Everyone knows that frequent physical exams and early detection of disease are two of the best ways to remain healthy. Everyone also knows that it’s easier said than done.
However, if an exam were made easy enough to do frequently and in the convenience and privacy of one’s own home—with all the exam results sent wirelessly to the nearest hospital, doctor or healthcare facility—then you’ve created a powerful diagnostic tool.
Enter doctor-in-a-glove, or more to the point, physical exam-in-a glove, the brainstorm of two engineers and a Harvard Medical School student who came up with the idea of when X Prize founder Peter Diamandis and futurist Ray Kurzweil asked them to create something that would impact one billion people in 10 years.
The idea was sparked when Andrew Bishara, Elishai Ezra and Fransiska Hadiwidjana were discussing Star Trek’s Tricorder (the device that could diagnose patients just from a scan). Bishara wondered if a real-life Tricorder could actually work and diagnose disease without the components of a physical exam. Having a background in medicine, he knew that human touch plays a role in healing.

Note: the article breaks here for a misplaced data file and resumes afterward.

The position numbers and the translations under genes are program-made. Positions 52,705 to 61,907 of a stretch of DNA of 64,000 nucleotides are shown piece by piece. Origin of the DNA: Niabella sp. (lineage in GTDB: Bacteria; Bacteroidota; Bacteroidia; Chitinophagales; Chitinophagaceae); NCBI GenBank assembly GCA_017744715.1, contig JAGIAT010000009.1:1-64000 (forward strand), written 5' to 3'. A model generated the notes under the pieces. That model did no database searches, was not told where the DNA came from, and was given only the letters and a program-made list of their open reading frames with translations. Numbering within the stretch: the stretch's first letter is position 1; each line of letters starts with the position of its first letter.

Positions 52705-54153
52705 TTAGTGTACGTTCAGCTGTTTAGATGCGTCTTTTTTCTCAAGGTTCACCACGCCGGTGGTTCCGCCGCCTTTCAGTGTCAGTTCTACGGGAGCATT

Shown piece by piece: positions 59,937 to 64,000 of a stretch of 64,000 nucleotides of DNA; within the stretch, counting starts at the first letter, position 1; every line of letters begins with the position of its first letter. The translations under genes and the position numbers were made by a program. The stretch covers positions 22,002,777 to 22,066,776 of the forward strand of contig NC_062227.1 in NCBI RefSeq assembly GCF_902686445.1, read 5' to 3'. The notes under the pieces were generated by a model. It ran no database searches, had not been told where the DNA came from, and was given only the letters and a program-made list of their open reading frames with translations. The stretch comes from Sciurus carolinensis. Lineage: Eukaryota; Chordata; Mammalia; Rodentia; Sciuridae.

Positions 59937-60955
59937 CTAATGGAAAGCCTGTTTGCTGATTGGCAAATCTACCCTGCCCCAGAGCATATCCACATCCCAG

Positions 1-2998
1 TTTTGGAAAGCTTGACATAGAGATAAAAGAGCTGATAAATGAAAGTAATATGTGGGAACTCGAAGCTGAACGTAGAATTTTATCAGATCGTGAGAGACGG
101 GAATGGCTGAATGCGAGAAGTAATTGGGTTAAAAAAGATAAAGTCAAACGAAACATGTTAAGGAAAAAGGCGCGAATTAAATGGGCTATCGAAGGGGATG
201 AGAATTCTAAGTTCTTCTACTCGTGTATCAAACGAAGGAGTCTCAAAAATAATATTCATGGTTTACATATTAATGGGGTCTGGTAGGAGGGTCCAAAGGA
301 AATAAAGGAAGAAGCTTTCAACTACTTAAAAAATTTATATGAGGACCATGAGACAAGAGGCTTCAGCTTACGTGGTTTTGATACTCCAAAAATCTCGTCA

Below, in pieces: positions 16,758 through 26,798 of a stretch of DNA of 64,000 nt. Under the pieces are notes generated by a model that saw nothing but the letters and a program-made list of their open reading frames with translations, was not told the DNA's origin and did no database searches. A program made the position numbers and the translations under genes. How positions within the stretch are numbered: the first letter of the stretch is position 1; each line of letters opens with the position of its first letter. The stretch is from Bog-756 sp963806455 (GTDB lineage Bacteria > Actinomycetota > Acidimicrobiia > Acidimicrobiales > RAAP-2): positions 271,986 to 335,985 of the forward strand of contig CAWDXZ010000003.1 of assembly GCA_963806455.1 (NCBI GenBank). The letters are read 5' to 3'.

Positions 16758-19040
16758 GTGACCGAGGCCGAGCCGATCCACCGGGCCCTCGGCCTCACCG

“Our team created a glove that solves the lack of availability of physical exams around the world,” comments Hadiwidjana . “Since sensor technologies are improving and becoming cheaper, we believe now is the time for instrumentation gloves to be applied to medicine in a way that integrates sensor technology and aids and augments the abilities of a physician without taking him/her away from the bedside.”
There are other sensory gloves and wearable smart devices for surgery, but Hadiwidjana says they are the first team that has focused on the general physical exam.
Their glove provides breast cancer screenings; can detect everything from an enlarged liver to enlarged lymph nodes; and easy assessment of abdominal pain and heart abnormalities and more.
“Our mission is to provide a paradigm shift in medicine so that future technologies can be integrated seamlessly into physician-patient relationship instead of taking the physician away from the bedside. This will allow physicians to do more of the diagnosis at the first patient visit and reduce healthcare costs.”
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